Del Norte’s county counsel decreed Friday that a tax measure to benefit the Crescent City Harbor has passed.

Measure C received 54.64 percent voter approval, according to updated election numbers released Friday. In an email dated Tuesday to County Clerk-Recorder Alissia Northrup, Deputy County Counsel Joel Campbell-Blair said since Measure C was submitted to the electorate by voter initiative rather than a local government, a simple majority was sufficient for approval.

“Based on the reasoning of the California Supreme Court in California Cannabis Coalition v. City of Upland, it is County Counsel’s position that, because Measure C was submitted to the electorate by voter initiative, rather than a local government, a simple majority is sufficient for approval, even though it is a special tax,” Campbell-Blair wrote. “Measure C has therefore passed.”

Measure C increases the transient occupancy tax (TOT) charged visitors to hotels and motels in unincorporated Del Norte County from 8 percent to 10 percent. The initiative would also impose a 2 percent transient occupancy tax on space rented at RV parks in the county.

Cash from the increased tax would go to the Crescent City Harbor District to pay down a $5.425 million U.S. Department of Agriculture loan used to rebuild the inner boat basin following tsunamis in 2006 and 2011. The new tax dollars would also be used to pay for repairs to harbor facilities such as Citizens Dock, the Whaler Island Groin and the outer boat basin seawall.

There is no expiration date for the additional tax.

Speaking with the Triplicate on Friday, Cable said she wanted to clarify the perception that her office hadn’t made a decision with regard to Measure C.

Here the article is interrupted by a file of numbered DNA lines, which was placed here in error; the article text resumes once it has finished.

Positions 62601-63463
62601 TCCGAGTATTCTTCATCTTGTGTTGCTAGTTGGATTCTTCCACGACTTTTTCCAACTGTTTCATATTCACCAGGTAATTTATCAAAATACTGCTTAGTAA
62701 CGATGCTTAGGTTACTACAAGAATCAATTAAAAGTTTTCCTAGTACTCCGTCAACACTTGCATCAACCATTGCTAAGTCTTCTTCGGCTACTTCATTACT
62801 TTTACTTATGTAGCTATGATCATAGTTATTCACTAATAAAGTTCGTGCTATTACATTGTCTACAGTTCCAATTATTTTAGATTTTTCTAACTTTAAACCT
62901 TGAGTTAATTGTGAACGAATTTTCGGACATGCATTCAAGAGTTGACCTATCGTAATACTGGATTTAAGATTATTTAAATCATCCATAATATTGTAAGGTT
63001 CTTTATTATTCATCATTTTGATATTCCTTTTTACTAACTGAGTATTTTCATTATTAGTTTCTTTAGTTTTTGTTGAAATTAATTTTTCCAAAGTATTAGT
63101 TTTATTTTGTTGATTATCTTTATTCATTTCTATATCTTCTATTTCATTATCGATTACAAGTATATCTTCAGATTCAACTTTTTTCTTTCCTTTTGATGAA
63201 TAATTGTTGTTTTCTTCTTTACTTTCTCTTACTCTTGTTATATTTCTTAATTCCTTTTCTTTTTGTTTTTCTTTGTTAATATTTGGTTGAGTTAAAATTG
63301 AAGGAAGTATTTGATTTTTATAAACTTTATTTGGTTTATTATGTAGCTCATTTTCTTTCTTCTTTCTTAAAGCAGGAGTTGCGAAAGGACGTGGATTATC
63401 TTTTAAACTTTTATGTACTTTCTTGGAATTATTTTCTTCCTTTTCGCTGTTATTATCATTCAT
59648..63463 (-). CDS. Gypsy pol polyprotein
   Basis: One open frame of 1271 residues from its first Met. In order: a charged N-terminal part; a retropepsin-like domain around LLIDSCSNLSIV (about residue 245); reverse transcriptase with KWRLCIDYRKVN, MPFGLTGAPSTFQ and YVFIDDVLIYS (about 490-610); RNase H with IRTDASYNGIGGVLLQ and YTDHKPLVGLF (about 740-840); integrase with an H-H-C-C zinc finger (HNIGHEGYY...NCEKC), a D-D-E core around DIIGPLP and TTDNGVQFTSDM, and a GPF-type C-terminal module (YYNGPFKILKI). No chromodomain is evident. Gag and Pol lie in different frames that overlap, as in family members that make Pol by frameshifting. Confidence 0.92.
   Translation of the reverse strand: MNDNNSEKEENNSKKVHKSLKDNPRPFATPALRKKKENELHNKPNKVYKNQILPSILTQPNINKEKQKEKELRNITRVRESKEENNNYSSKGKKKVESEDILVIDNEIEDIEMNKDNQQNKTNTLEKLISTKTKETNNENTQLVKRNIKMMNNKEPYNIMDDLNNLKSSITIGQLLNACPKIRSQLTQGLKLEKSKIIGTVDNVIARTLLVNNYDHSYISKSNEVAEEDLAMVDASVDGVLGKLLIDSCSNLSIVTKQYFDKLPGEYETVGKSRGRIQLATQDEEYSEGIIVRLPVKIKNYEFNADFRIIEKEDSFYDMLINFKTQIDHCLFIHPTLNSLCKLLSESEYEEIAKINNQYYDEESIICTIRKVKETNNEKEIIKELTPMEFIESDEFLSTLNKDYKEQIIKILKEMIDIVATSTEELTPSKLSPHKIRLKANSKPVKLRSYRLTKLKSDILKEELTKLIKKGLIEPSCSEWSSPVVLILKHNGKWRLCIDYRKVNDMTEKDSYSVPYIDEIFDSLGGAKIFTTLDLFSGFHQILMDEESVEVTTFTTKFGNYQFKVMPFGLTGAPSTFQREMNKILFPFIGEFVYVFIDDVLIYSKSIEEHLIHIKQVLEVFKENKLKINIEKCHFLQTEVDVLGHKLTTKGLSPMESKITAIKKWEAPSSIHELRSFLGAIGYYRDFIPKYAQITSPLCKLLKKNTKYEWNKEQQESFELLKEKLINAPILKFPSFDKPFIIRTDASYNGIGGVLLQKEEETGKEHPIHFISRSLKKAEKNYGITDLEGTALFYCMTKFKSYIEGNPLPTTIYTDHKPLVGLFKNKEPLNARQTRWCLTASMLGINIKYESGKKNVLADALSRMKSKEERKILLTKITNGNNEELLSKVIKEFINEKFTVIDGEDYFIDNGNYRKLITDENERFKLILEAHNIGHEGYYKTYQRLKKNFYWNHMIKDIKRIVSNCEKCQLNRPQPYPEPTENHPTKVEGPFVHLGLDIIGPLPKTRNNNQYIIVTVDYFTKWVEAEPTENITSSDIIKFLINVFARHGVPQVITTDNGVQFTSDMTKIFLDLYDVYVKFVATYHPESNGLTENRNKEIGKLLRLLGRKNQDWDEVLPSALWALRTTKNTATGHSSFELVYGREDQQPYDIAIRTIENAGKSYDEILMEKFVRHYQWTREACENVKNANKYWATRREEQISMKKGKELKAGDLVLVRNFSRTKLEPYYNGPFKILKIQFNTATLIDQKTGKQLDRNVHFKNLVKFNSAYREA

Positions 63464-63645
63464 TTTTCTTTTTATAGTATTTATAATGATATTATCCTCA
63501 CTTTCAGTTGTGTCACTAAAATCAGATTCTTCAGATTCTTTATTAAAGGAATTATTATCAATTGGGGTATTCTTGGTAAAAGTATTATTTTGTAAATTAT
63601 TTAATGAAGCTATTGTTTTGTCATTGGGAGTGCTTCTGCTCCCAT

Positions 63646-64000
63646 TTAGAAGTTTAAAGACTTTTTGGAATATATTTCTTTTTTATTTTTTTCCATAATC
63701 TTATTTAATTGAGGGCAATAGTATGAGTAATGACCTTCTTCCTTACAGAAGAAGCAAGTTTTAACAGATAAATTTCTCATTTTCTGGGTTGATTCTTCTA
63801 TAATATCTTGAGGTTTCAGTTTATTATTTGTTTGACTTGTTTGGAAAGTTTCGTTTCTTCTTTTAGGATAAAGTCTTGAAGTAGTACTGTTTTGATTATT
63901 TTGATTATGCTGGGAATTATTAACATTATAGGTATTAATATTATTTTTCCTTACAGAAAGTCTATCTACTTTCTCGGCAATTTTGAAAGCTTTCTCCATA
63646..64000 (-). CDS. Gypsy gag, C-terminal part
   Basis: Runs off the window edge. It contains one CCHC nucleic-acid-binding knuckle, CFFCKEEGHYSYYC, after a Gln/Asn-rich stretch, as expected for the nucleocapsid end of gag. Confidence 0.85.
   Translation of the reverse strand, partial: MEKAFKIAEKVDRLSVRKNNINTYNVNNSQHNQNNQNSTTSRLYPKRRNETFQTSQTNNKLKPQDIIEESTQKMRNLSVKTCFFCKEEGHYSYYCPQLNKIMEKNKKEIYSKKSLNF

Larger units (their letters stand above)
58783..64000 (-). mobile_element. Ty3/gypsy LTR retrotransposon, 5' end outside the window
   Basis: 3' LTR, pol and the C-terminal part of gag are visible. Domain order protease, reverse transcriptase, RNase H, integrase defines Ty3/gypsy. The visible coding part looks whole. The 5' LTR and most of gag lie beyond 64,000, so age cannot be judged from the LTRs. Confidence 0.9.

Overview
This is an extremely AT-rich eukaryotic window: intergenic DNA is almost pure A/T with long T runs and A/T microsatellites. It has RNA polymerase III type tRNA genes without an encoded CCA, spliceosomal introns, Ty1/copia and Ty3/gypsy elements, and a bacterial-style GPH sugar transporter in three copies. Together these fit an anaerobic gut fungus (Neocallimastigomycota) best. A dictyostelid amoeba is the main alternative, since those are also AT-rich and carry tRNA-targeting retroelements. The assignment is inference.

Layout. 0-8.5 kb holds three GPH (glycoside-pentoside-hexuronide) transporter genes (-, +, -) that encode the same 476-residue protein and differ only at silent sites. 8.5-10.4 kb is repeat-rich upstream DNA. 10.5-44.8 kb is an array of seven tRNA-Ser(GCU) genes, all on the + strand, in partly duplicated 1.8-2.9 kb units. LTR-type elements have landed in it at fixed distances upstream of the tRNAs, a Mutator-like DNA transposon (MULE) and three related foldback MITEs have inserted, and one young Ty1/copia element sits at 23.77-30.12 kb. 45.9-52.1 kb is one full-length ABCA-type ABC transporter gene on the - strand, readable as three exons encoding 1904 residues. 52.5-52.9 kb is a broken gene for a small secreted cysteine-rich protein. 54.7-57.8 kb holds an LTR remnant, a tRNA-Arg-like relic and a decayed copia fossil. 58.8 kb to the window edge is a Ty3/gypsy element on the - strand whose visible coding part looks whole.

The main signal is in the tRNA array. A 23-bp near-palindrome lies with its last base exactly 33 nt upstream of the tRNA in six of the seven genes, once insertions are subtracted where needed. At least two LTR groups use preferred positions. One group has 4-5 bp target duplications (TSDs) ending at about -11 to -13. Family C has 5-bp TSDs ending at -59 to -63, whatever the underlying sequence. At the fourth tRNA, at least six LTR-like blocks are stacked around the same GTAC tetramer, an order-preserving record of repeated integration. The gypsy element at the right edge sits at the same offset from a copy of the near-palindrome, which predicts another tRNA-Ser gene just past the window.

“It’s not that we hadn’t made a decision,” Cable said. “We had a legal opinion ready for months. We didn’t want to influence the vote by putting that out prior to the vote actually being taken.”

Cable said she had her opinion “ready to go” in the event the vote was between 50 and 67 percent.

Sitting in on the final count of the vote-by-mail ballots, Don McArthur, treasurer of the Save the Harbor 2018 campaign, said Cable’s opinion is very good news.

“I’m relieved,” he said. “It’s good for the harbor. It’s been a fun thing to do.”

Harbor Commissioner Jim Ramsey, who also sat in on the final count of the vote-by-mail ballots Friday, said Measure C’s passing is also good for the county.

Since Cable didn’t publicize her legal opinion until Friday, proponents of Measure C stated they were hoping for a two-thirds majority, or about 67 percent of the vote, so that it would pass without question. On Friday, McArthur noted that based on the California Cannabis Coalition v City of Upland decision, a citizens initiative “seemed like a bonafide” way to approach a measure that would generate revenue for the harbor.

Ramsey noted though they are elected officials, McArthur, who sits on the Del Norte County Unified School District Board of Trustees, and Del Norte Library District trustee John Roberts, who also spearheaded Measure C, worked as individuals on the Save the Harbor campaign.

“It’s not really an organization of anything, we just went along for the ride,” Ramsey said.

Though he was disappointed with the California Supreme Court decision in the California Cannabis Coalition v. City of Upland case, Del Norte County Supervisor Roger Gitlin, who opposed Measure C, said he doesn’t know on what basis Cable’s legal opinion would be challenged.

“For reasons not understandable, we have a new precedent,” Gitlin said. “The City of Upland now set a new precedent where anything taxable coming from the people needs a simple majority plus one and if it’s a government-generated tax it still requires a two-thirds majority threshold, so it’s disappointing.”

Ramsey’s colleague, Harbor Commissioner Brian Stone, who had presented options for reducing the harbor’s deficit and paying down its debt in early 2017, has indicated that Measure C could generate about $262,000 a year for the harbor.

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